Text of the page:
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Lagrangian_Optimization_Example

Course: ECON 11, Winter 2007
School: UCLA
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Word Count: 808

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Example Lagrangian Constrained Optimization with the Lagrangian Multiplier The Lagrangian multiplier method allows us to solve for the utility maximizing bundle for consumers with a wide variety of utility functions. The utility functions may include several 1 goods, goods which are independent, complements, substitutes, as well as goods consumed in a certain proportion, or goods which have declining marginal...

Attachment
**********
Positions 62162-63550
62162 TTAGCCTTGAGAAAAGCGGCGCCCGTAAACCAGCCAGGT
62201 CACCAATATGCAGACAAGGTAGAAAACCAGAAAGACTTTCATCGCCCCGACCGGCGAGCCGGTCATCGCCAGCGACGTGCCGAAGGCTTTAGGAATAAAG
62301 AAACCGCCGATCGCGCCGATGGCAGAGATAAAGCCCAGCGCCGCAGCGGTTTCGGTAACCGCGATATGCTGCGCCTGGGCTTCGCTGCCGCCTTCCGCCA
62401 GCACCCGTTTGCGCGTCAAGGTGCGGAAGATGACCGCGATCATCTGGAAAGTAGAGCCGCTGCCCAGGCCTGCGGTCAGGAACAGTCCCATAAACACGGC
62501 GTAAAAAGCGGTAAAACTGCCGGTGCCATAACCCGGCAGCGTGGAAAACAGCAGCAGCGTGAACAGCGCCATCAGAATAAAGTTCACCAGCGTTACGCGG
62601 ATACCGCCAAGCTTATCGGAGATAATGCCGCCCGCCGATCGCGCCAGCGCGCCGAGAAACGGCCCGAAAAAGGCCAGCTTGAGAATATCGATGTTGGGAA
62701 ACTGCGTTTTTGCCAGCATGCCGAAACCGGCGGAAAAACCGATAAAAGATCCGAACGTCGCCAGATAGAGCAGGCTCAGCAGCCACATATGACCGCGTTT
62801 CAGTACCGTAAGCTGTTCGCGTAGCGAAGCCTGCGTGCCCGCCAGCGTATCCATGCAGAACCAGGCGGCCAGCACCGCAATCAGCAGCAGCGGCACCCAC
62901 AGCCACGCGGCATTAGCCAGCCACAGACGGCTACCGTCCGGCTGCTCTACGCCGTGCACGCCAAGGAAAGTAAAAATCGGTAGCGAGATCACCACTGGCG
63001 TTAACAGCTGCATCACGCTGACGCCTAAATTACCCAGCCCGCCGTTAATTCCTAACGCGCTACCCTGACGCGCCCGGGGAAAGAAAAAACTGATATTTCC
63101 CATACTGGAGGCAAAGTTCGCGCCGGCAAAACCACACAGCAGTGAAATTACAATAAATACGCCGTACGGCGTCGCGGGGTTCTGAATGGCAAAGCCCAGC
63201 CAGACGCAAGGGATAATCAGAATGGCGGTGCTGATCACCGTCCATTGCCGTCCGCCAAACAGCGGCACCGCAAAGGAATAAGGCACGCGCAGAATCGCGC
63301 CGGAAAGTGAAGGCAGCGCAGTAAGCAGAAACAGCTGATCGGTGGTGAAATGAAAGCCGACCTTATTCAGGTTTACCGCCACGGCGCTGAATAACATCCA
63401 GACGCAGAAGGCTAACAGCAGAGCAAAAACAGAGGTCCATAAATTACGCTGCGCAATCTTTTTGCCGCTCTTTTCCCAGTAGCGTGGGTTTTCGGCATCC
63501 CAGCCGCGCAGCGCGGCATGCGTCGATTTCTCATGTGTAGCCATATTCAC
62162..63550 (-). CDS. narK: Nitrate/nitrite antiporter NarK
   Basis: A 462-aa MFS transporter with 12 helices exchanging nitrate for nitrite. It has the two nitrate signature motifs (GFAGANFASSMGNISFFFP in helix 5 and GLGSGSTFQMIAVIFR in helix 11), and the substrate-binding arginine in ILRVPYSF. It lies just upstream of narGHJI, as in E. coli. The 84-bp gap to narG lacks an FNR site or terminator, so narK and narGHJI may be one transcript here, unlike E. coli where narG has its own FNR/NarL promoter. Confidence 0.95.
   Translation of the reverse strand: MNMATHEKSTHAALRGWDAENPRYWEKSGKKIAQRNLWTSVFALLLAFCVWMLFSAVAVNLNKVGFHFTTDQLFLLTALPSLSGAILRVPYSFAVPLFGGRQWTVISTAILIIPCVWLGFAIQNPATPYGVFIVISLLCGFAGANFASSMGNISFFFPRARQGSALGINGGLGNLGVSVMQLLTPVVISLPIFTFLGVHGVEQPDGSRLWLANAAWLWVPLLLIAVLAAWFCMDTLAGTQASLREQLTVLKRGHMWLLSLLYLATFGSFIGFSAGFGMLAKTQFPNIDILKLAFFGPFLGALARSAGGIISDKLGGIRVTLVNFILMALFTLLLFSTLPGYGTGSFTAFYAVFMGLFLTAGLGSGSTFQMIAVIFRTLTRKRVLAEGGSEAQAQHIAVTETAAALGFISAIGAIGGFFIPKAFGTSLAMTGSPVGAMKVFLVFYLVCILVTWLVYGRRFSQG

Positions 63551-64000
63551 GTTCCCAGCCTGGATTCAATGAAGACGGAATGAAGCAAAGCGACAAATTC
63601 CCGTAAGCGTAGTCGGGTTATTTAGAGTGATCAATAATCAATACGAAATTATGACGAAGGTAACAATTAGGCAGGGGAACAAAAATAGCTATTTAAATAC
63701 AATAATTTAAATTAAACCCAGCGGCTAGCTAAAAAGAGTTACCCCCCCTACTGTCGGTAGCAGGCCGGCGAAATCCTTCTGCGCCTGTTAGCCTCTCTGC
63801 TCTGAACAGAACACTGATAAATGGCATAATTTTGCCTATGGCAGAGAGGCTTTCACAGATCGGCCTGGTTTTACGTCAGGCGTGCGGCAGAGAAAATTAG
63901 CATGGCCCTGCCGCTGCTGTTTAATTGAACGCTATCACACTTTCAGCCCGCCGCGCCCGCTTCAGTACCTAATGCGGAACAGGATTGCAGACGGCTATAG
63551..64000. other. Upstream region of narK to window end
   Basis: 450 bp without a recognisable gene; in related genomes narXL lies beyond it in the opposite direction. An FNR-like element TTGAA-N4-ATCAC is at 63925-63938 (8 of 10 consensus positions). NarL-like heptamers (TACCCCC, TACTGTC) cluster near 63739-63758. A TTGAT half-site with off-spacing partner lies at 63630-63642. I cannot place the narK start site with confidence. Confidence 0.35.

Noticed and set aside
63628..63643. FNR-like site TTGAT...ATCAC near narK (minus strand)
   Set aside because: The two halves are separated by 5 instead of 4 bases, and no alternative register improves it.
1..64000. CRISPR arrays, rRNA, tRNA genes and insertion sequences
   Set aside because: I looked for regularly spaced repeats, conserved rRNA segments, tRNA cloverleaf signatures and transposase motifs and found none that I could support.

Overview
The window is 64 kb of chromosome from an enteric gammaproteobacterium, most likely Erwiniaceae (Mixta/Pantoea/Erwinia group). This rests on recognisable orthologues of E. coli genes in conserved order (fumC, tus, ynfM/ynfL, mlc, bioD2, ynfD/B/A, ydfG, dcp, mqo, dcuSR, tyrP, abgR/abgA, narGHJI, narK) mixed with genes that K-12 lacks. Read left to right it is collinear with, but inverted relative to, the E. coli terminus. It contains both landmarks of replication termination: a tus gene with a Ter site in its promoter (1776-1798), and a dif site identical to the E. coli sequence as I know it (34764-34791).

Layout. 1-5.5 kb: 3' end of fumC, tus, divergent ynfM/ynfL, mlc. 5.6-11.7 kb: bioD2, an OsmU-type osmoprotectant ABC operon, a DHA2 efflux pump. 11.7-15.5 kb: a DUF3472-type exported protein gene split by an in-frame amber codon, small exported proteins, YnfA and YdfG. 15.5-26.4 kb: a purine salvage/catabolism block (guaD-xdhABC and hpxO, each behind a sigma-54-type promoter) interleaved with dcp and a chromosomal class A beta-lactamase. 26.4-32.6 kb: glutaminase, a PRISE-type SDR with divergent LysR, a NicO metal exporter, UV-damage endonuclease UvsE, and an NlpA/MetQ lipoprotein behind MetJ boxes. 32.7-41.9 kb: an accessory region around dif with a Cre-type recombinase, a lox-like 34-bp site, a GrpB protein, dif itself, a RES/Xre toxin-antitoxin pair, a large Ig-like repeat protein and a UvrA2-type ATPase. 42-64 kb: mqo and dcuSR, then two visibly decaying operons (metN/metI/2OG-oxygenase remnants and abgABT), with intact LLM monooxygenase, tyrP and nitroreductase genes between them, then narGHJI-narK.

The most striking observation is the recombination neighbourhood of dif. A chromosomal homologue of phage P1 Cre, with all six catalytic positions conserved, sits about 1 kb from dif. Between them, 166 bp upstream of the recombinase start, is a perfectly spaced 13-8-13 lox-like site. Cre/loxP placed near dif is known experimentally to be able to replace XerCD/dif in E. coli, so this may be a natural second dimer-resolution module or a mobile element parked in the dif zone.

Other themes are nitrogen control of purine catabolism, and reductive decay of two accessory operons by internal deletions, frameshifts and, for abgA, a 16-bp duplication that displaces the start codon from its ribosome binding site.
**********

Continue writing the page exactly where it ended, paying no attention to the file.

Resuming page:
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Example Lagrangian Constrained Optimization with the Lagrangian Multiplier The Lagrangian multiplier method allows us to solve for the utility maximizing bundle for consumers with a wide variety of utility functions. The utility functions may include several 1 goods, goods which are independent, complements, substitutes, as well as goods consumed in a certain proportion, or goods which have declining marginal utility, goods which become bads if the quantity reaches a certain point, as well as arguments which are not goods at all, such as labor which gives disutility but which is necessary to earn income. The general method we will use to solve these problems is the following: 1. We construct the Lagrangian problem. We wish to maximize total utility, subject to the constraint that the quantity of all of the goods, times their prices, cannot exceed the budget: Max L = (Utility Function) (PxQx + PyQy + PzQz Budget) Here we show three goods, X, Y and Z, but this applies to utility functions with any number of goods. 2. We then take the first order conditions. This means that we take the derivative of the utility function with respect to a small change in the quantity of the first good (giving us the marginal utility of the first good), and the derivative of the budget constraint with respect to a small change in the quantity of first good (giving us the price of the first good, times what the whole budget constraint is being multiplied by, , pronounced lambda). We continue doing this for the second good, the third good, however many arguments there are in the utility function, and then we take the derivative of the budget constraint itself. For a utility function with N arguments, we will have N + 1 first order conditions, because of the budget constraint. Lagrangian Example 3. We then want to find the relationship between the numerical quantities of one good and another. We find this using algebra and canceling terms. A typical way is to find two first order equations that have a term in common, such as a third good, and 2 then canceling the term, then canceling the term for the third good. This will be shown in the examples below. 4. Once we are able to describe each of the arguments in terms of one of the goods, we can plug these relationships back into the budget constraint and solve for that term. We then solve for the numerical quantities of all of the other arguments. It is a good idea to check that the budget constraint is satisfied. 5. Finally, we check to see that the marginal ratio utility/price is the same across all of the goods. This proves that the bundle maximizes utility. Lagrangian Example 3 EX-A A. A consumer's utility function increases with the product of the quantities of three goods X, Y and Z: U(X, Y, Z) = XYZ. The consumer faces a budget constraint. Here income is \$90 and the prices of X, Y and Z are \$1, \$2 and \$3 respectively. The utility maximizing bundle is: a. X = 10, Y = 10, Z = 10 b. X = 10, Y = 15, Z = 20 c. X = 30, Y = 15, Z = 10 d. X = 20, Y = 25, Z = 10 e. X = 15, Y = 20, Z = 15 The Lagrangian problem is thus: Max L = ___________ (__X + __Y + __Z ____) The first order conditions are: (A.1) dL dX (A.2) dL dY (A.3) dL dZ (A.4) dL d A good general rule to proceed is to solve for one variable in terms of another, and then plug that ratio into one of the first order equations. We begin by solving for X in terms of Z. We start by comparing the first order equations that each have the other good, Y, included, so that we may cancel it out, leaving = d(_____) ___ = ______ __ = 0 dX = d(_____) ___ = ______ __ = 0 dY = d(_____) ___ = _______ __ = 0 dZ = ____ ___X ___Y ___Z = 0 Lagrangian Example only X and Z. First we eliminate the term: From (A.1) and (A.3), (A.1) ____ ___ = 0 ____ = ___ (A.3) ____ ___ = 0 ____ = ___ Multiply (A.1) above by ___: 3____ = 3__ 4 Compare the left hand sides of (A.1) and (A.3), which are equal. We may now eliminate the term, and express X in terms of Z, by dividing each side by Y: ____ = 3 = _____ ____ = _____ X = ___Z We can similarly describe Y in terms of Z by comparing (A.2) and (A.3): (A.2) ____ ___ = 0 (A.3) ____ ___ = 0 Multiply (A.2) by 3 on both sides, and (A.3) by 2 on both sides, so that we can eliminate the terms: (A.2) ___ 2 = 0 3___ 6 = 0 3___ = 6 (A.3) ____ 3 = 0 2____ 6 = 0 2____ = 6 2____ = 3____ Divide both sides by X: 2___ = 3____ Lagrangian Example Y = _____Z We can now describe X and Y in terms of Z. We next solve for Z by plugging in these relationships to the budget constraint: (A.4) ____ ___X ___Y ___Z = 0 ____ ___Z ___Z ___Z = 0 ____ = ____Z Z* = ____ Y* = ____ X* = ____ Finally we check to see that the ratio of MU/P is equal across the three goods. The marginal utility is the derivative of the utility function with respect to a change in each of the goods: MUx = ____ = ____ * ____ = ____ MUy = ____ = ____ * ____ = ____ MUz = ____ = ____ * ____ = ____ MUx = ____ = MUy = ____ = MUz = ____ Px Py Pz 5 The benefit per dollar is the same across the three goods.
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